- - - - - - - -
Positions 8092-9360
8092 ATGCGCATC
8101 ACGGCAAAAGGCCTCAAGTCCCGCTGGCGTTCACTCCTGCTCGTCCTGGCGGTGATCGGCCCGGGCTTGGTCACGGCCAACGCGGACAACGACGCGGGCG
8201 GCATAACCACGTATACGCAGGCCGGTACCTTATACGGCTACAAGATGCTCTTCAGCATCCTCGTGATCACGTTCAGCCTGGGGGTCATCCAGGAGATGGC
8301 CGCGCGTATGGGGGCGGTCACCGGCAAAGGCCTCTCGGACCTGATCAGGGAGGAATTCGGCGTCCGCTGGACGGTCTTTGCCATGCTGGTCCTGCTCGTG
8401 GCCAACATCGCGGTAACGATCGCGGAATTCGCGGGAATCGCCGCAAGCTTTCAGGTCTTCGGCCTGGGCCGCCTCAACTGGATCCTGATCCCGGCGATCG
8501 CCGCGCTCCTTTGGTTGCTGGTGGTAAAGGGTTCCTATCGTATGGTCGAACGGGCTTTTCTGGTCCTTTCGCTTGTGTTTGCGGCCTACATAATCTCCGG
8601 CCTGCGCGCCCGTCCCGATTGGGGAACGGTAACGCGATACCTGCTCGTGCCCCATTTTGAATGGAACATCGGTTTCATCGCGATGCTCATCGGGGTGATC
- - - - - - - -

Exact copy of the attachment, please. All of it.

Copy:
Positions 8092-9360
8092 ATGCGCATC
8101 ACGGCAAAAGGCCTCAAGTCCCGCTGGCGTTCACTCCTGCTCGTCCTGGCGGTGATCGGCCCGGGCTTGGTCACGGCCAACGCGGACAACGACGCGGGCG
8201 GCATAACCACGTATACGCAGGCCGGTACCTTATACGGCTACAAGATGCTCTTCAGCATCCTCGTGATCACGTTCAGCCTGGGGGTCATCCAGGAGATGGC
8301 CGCGCGTATGGGGGCGGTCACCGGCAAAGGCCTCTCGGACCTGATCAGGGAGGAATTCGGCGTCCGCTGGACGGTCTTTGCCATGCTGGTCCTGCTCGTG
8401 GCCAACATCGCGGTAACGATCGCGGAATTCGCGGGAATCGCCGCAAGCTTTCAGGTCTTCGGCCTGGGCCGCCTCAACTGGATCCTGATCCCGGCGATCG
8501 CCGCGCTCCTTTGGTTGCTGGTGGTAAAGGGTTCCTATCGTATGGTCGAACGGGCTTTTCTGGTCCTTTCGCTTGTGTTTGCGGCCTACATAATCTCCGG
8601 CCTGCGCGCCCGTCCCGATTGGGGAACGGTAACGCGATACCTGCTCGTGCCCCATTTTGAATGGAACATCGGTTTCATCGCGATGCTCATCGGGGTGATC